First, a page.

I roll the window down
Feel like I’m gonna drown in this strange town
Feel broken down.. feel broken down
– Jewel Kilcher, Standing Still
According to the internet, everything I’m doing is wrong. I’m slicing a mango wrong – the correct way involves a glass. I’m packing my suitcase wrong – roll, don’t fold. I’m making my bacon wrong – bake, don’t fry. I’m squeezing my toothpaste tube wrong – use a binder clip to help push every last bit of goop up through it’s nozzle. My life is wrong, I’m wrong and I’m useless without the internet.
It’s insidious, the kind of negging that used to be relegated to magazine covers like Cosmopolitan, that well-meaning font of wisdom on how to live your best life. Cosmo has always been about how to lose weight, have better relationships, make him want you again, all with the subtle inference that the reader is boring, vanilla and unattractive and that the only way to be a fun, fearless, female is to buy their magazine. That’s the internet. It’s like a cover of Cosmopolitan, turned up times a thousand. There’s no subtlety at all.
Well the internet can go hang. I decided to stay away from it this past weekend, going cold turkey, because somehow I had just had enough. I wanted to confront my own personal FoMO, and see if I could beat it.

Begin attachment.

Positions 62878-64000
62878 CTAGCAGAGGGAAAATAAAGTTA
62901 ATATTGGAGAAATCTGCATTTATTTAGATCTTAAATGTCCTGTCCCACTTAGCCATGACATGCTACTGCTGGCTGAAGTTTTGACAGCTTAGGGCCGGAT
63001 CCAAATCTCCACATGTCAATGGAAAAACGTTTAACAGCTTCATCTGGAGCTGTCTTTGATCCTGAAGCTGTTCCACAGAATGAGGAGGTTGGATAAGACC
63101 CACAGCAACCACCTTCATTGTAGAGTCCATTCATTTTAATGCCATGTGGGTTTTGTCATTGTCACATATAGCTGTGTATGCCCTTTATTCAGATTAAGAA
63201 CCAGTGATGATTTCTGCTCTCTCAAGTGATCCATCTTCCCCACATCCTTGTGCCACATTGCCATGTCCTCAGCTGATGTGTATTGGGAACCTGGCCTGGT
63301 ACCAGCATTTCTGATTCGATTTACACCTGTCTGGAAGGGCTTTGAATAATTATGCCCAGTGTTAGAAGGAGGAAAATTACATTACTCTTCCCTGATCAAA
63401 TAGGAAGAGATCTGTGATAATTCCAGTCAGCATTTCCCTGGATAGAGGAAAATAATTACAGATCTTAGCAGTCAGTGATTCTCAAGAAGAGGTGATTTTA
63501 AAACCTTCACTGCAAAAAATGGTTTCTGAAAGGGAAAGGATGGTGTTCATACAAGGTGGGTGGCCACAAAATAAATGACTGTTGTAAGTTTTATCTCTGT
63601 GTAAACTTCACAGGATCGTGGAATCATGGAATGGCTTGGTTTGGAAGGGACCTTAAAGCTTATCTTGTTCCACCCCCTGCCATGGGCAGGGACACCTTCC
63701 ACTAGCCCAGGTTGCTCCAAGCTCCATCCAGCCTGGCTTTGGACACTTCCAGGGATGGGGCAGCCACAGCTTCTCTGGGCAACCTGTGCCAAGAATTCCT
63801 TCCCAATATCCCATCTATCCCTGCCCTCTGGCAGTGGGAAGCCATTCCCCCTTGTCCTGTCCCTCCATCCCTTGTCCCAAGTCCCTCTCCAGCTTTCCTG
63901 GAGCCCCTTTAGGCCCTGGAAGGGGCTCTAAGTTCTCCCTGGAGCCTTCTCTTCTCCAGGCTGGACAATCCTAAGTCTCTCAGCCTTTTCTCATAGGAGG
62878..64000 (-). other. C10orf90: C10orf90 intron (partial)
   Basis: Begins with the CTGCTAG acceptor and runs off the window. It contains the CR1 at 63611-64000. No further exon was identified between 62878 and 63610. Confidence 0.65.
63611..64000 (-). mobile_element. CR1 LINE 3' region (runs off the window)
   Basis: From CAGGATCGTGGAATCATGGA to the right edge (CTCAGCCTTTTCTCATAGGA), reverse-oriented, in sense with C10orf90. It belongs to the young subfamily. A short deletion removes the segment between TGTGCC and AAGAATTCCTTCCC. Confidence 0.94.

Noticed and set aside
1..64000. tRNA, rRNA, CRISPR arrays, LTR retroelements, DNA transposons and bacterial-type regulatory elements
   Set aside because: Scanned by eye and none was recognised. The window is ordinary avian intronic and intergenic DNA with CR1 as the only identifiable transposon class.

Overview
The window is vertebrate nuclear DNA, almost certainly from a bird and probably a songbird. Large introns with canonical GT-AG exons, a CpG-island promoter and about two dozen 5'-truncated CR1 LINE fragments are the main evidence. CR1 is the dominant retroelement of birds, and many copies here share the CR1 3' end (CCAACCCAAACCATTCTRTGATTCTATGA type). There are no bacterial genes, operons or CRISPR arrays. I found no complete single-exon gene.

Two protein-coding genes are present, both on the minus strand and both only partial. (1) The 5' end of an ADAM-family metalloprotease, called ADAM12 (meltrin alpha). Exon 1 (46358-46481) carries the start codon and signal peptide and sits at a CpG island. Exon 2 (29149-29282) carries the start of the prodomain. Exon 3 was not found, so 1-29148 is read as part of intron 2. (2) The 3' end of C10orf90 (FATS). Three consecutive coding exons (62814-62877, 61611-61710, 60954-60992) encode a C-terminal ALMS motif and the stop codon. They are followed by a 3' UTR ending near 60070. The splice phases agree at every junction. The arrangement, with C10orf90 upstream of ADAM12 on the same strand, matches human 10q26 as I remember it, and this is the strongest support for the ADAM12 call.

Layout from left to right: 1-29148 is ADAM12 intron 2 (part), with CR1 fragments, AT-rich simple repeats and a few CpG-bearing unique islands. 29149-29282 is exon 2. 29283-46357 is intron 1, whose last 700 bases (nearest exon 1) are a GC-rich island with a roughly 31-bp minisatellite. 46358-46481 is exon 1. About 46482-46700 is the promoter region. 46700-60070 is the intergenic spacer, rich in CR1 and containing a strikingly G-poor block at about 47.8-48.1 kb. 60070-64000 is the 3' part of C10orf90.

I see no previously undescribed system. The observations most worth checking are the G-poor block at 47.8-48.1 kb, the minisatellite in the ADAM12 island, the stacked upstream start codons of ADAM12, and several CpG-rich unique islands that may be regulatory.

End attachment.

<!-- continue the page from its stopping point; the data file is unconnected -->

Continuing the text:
In the never-ending barrage of information that is the present-day internet, our real and our online selves have merged, and FoMO, or fear of missing out, is that nagging anxiety that an exciting or interesting event may currently be happening elsewhere, leaving us out of the loop, contributing to the feeling that missing out will contribute to a lifetime of regret, and so will not joining in. It’s just one of the many effects having a life online has on a body. There’s the sense of validity we gain from getting poked, tagged, liked, shared and talked about, the feeling of connection and belonging that can sometimes be even stronger in the world of the virtual rather than the real.
But it wasn’t just the FoMO. It was also the stark reminder that comparing myself and my life choices to someone else’s can give me crippling insecurity and lead to very damaging questions. Questions like, why can’t they be fat, what’s wrong with me, why them, why not me – a smorgasbord of whys that ultimately lead nowhere good, the kind of downward spiral that doesn’t feel healthy, or even good, and if there’s anything I dislike (and I know I dislike a lot of things), it’s being made to feel less than. And here I was, doing it to myself.
So I made like MTV, and unplugged.
And it was good. So good, I’ve decided to do without the internet on weekends.
I hadn’t realized how noisy and over-saturated the digital hum had become until I purposefully disengaged from the Matrix. There’s an almost audible absence of sound, digital sound, a silence that expands. There’s a freedom in not knowing what Mr and Mrs Smith are up to, a peace in not being up to date and not caring. Trump what? Oil pipeline who? FIFA World Cup how? None of it. Not a single thing matters, and it feels so sweet. Like a big burden being lifted, this burden we place on ourselves to be informed, to be in the know, to seem together, to be “with it.”
It’s not that I no longer want to know what everyone is up to. I just don’t need to know about it all the time.
Illustration by Penelope Gazin, from Vice.